However, it is very difficult to study culture and learning in the forest because there are so many variables, so at the Living Links Center we study chimpanzee culture in a more controlled captive environment. We study two social groups of chimpanzees who live in large indoor-outdoor enclosures with climbing structures, grass and toys. We train one chimpanzee in each group to act as an “inventor” who solves a food puzzle (like how to get the banana out of the box with a stick) in one of two different ways. We then track if and how each new behavior spreads within the groups. These studies are important because they show us that chimpanzees have the brains for culture; they can learn and maintain new behaviors accurately enough to support the reports of culture from the wild. I am not claiming that there is no difference between going out to a Chinese restaurant to practice your chopstick skills and staying home to fish for termites in the back yard, but the fundamental psychological mechanism and the evolutionary driving force behind the two is the same.

Alan tries his hand at a puzzle box, though he’s not quite as motivated as a typical chimp to extract the M&M.

Alan tries his hand at a puzzle box, though he’s not quite as motivated as a typical chimp to extract the M&M.

So what does all this mean for the human spark? To me there is no single spark that separates us from chimpanzees; we are intricately connected by our common ancestry. The differences between us arise from thousands of tiny differences in the frequency and contexts in which we do things. For example, we imitate one another constantly; chimpanzees imitate each other sometimes. We take other people’s perspectives on situations frequently; chimpanzees take another’s perspective sometimes. We empathize frequently, they empathize in some contexts. It is all of these little tweaks here and there that make up the human spark.

On a final note, I’d like to emphasize the importance of not falling into the trap of thinking that we are the ultimate and desirable endpoint of evolution. Chimpanzees and humans have both been evolving form our common ancestor for the last 5 million years. They may not be at the opera, but chimpanzee culture is remarkable in comparison to other species. We also have a habit of measuring their abilities against our own human checklist in the quest for the human spark. But what would happen if we measured ourselves on a chimpanzee checklist; would we find a “chimpanzee spark”? How do you measure up to this five-year-old chimpanzee?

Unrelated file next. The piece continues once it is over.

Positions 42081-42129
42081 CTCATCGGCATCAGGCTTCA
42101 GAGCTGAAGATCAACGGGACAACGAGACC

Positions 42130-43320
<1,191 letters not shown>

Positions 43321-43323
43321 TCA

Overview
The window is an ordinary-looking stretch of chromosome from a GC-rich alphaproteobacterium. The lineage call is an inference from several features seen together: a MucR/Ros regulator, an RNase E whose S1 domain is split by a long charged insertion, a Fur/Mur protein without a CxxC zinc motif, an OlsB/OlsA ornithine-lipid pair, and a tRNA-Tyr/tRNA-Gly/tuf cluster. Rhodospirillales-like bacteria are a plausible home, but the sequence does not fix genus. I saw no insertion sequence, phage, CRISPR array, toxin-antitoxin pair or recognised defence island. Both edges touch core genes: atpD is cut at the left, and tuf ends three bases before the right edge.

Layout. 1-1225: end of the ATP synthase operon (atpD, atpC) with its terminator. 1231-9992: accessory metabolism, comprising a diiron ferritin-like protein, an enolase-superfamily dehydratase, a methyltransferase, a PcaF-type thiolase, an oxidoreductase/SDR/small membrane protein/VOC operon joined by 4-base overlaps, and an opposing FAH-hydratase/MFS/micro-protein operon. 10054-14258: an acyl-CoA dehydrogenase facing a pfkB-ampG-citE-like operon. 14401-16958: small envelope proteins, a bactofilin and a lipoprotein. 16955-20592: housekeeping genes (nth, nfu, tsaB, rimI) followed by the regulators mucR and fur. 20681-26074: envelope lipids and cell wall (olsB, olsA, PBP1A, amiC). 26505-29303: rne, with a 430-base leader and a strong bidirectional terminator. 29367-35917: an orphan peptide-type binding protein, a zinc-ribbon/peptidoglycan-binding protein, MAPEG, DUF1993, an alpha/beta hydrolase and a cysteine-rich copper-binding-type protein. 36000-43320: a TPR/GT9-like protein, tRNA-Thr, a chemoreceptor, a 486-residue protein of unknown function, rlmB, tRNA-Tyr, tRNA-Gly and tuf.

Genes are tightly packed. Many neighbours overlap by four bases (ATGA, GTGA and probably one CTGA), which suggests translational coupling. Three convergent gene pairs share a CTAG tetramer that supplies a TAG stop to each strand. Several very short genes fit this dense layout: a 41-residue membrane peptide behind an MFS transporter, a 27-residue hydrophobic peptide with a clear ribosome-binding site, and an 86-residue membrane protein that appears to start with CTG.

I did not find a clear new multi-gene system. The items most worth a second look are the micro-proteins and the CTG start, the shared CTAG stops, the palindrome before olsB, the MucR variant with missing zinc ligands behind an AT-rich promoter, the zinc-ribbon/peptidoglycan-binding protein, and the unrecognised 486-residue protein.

The Human Spark

The Human Spark, a PBS special hosted by Alan Alda, and featuring some of the chimpanzees from the Living Links Center will air this January. Check your local listings for broadcast times.

For more info, visit The Human Spark.

-Darby Proctor

Hominid: the Play


Theater Emory, together with Out of Hand Theater, recently translated “Chimpanzee Politics” into a play, written by Ken Weitzman. The play is entitled “Hominid,” which nowadays means the same as the old term Hominoid (I know this gets confusing!): A hominid is a member of the primate family that encompasses the great apes and humans. The play was directed by Ariel de Man, and featured actors Chris Kayser, Carolyn Cook, Adam Fristoe and Matt Huff.

The play takes the drama of the Arnhem chimpanzees, the power struggles, the chimp names, and many behavioral details and applies them to a human-like situation. One has to pay close attention to follow the storyline because there is little spoken language. One needs to read body language, which is a big difference with Shakespeare (with which the play is compared!) and other playwrights, who mostly rely on the spoken word to tell their story. Here we have strutting, hitting, food sharing, reconciling, and out-of-view sex scenes to convey who is dominant, subordinate, unhappy, attractive, and so on. At the end of the play, fragments of the movie “The Family of Chimps” are played to make the connections with chimp behavior explicit.